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Saudi regulatory changes benefit maritime industry

Seatrade Maritime Coverage Cloud team talks to Omar Omar, Partner, Head of Transport & Insurance at Al Tamimi & Company about the key legal developments in Saudi Arabia including New Companies' law and its benefits for the maritime sector.

What do you see as the key legal developments in Saudi to encourage the growth of the shipping and maritime industries?

There are many. Just to name a few: A very modern and up to date commercial maritime code, the agency law, the kingdom of Saudi Arabia's subscribes to many IMO regulations and the move forward to upgrade and update all the regulations and laws related to the shipping sector. Specifically, coupling that with a lot of laws also related to the logistics and the free zones, which are an integral part of the shipping industry.

Does Saudi Arabia’s New Companies’ law have many benefits to the maritime sector?

Definitely a step in the right direction. And it really gives clarity of vision to those investors who want to come and have KSA as a base for their relations. A very important thing in the regulations is where KSA have introduced the bareboat charter registry, which allows dual-flagging for vessels and allows vessel owners to come and be registered as bareboat charters, which is a very important development in the right direction for KSA.

Are government regulations in the Middle East keeping pace with rapid digitalisation and other changes in working practices?

I mean, who can? It's a very, very fast-moving industry in all aspects. But I can see there are a lot of laws on the pipeline to keep up with the requirements of digitalization and modernization of logistics systems in specific and making sure that in and out of cargo, and vessels from ports, transit, operation, warehousing, and all related industries are up to the modern speed of digitalization. It will always be ahead of us, but they are definitely on the right ground, they are definitely moving in the right place.

Could you give details of your firm’s legal network in Saudi Arabia and say what difficulties the sheer size of the kingdom presents to adequate coverage?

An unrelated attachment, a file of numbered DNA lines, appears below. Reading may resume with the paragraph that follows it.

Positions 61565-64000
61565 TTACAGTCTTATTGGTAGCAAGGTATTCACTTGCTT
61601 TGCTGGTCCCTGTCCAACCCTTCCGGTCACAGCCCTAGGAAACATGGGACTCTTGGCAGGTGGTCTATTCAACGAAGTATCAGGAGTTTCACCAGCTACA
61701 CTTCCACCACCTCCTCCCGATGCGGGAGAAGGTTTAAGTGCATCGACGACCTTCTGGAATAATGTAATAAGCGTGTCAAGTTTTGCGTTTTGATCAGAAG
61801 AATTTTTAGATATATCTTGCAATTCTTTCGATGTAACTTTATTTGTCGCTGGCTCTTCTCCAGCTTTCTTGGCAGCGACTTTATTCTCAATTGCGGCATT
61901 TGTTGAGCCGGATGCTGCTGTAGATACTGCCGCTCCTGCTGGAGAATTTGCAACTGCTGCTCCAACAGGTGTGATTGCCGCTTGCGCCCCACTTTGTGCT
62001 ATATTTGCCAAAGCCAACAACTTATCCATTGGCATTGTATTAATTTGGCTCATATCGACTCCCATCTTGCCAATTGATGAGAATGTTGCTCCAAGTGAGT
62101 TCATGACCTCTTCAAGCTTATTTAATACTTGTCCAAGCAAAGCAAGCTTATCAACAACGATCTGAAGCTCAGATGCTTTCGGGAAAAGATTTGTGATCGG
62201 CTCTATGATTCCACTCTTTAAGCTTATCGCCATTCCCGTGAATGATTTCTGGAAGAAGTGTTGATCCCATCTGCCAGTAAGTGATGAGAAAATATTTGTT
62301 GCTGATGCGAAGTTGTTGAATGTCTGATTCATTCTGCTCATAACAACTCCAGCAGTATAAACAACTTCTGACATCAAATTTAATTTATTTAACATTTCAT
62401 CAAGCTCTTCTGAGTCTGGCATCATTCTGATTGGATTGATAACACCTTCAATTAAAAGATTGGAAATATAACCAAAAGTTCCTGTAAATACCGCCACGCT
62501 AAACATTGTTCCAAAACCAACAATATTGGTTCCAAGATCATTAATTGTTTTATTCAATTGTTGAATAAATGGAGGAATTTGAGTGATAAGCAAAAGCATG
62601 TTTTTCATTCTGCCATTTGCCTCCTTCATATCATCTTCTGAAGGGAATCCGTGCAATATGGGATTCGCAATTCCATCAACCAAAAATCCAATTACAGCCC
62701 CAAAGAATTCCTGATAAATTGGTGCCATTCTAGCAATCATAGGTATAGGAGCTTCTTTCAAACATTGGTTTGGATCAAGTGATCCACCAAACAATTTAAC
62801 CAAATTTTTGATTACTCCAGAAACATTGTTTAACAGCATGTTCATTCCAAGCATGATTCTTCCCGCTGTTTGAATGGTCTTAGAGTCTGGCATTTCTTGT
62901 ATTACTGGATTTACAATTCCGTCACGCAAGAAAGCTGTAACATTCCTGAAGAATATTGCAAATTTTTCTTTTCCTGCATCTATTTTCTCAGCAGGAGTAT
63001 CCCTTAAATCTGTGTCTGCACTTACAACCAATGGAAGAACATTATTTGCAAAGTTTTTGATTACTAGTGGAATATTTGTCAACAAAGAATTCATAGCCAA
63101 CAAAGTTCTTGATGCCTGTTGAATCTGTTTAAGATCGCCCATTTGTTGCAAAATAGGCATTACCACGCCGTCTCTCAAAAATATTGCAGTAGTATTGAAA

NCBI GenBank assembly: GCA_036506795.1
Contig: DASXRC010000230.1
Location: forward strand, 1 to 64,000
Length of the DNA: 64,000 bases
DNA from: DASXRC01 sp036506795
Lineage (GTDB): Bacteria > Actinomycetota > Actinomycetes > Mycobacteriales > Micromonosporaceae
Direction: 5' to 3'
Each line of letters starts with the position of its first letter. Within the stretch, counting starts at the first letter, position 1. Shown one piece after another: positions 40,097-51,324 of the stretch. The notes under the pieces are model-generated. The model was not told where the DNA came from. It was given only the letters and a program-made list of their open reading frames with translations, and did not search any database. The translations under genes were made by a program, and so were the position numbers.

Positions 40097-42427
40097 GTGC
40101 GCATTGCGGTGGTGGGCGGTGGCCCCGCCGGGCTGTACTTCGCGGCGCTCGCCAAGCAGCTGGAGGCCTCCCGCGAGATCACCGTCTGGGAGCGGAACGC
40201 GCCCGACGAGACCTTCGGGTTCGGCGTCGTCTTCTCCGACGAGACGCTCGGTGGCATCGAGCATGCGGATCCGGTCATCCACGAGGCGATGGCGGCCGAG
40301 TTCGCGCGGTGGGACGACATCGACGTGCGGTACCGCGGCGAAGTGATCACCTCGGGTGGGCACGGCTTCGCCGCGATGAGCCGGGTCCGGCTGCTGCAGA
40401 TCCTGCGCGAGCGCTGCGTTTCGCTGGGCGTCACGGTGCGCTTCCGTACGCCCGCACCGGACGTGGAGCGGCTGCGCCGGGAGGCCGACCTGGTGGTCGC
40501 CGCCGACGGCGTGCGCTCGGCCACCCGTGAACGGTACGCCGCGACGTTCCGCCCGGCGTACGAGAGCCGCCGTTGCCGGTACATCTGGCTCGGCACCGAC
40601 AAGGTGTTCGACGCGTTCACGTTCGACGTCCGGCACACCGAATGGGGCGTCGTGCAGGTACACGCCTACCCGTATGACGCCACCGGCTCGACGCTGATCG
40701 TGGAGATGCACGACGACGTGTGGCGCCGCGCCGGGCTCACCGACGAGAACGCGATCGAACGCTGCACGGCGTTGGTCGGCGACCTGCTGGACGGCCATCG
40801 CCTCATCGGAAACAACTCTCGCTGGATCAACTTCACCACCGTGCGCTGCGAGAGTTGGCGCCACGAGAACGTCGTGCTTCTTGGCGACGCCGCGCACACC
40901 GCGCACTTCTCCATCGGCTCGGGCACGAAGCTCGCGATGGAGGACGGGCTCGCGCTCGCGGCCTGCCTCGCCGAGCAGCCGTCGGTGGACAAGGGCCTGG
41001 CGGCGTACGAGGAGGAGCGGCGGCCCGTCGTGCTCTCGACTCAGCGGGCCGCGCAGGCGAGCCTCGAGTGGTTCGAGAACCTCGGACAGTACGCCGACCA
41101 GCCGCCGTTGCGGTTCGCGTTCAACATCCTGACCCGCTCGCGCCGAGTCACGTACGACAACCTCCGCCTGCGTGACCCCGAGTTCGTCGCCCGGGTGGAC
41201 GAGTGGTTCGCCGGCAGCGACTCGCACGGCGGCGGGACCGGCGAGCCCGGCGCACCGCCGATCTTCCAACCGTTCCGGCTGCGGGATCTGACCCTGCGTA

Al Tamimi, a company law firm is the largest in the Middle East, we are the largest law firm in KSA number wise, we have three offices in Riyadh and Jeddah and Al Khobar, our team dedicated for shipping is made of seven lawyers distributed between Jeddah and Al Khobar. It's a lot to do, it's a huge country with a lot of potential. So actually managing to grasp all the opportunities applied to all the requirements is a challenge, and we cannot expand fast enough, actually to cope with the ongoing developments within KSA, which is a good problem to have on the long run.

We're happy actually, of the Saudization initiative also, because that allows us to train and develop a much needed bilingual shipping lawyers across the Middle East. KSA is the prime example.

What does Maritime Law involve and what areas are covered?

It’s a niche area. It's a challenging, exciting part of law. It is something which will take you in all aspects of the law companies law, chartering contracts, ports, travelling, the pressure of analyzing the law itself and coming up with creative solutions, especially in an area where this is still developing and just now becoming a specialized area to look at.

It's always exciting to become a shipping lawyer. Again, it's been for a very long time, an area where international law firms are taking the monopoly on it. Creating bilingual professional shipping lawyer is a beautiful task by itself. And I'm happy that to say that almost all international firms around are all ex-Tamimi. They're all the product of bilingual lawyers coming from from this firm. And it gives a better way of thinking for those lawyers to grow and be part of their governments and be part of the transport ministries, the logistics ministries, the free zones ministries, it gives a better thinking mechanism for those local abilities to come and say, this is who we are, this is the way we think. And we can actually drive a vision for our countries as bilingual shipping lawyers.

What are the opportunities for women in maritime law?

We are proud to be the first firm to graduate a female Saudi lawyer. And now we have almost 50-50 female - male lawyers. It's a bit challenging, taking the social background to have shipping female lawyers to go and jump over vessels take a boat, fight with vessel arrests, but honestly, the upcoming lawyers, they're up to it, and they are enthusiastic, and they want to be part of it. And we're more than welcoming for the female side or the woman inputs to come and be part of the shipping industry.

Why is it important to be at Saudi Maritime Congress?

Us being in this industry, we do look forward for these opportunities to get together and do all the things we are too busy to do, which is mingle. “Hi, how’s it going? What's going on with you? What's going on with the other side?” All the law firms are coming all the decision makers of the industry out there in one place. We catch up, we have coffee, we have lunches, we have dinners, and actually you always come up with a little bit of more maturity out of those events. Because you just learned more and understood more and you come out fresh with more ideas, which is a that's why these events are very, very important.

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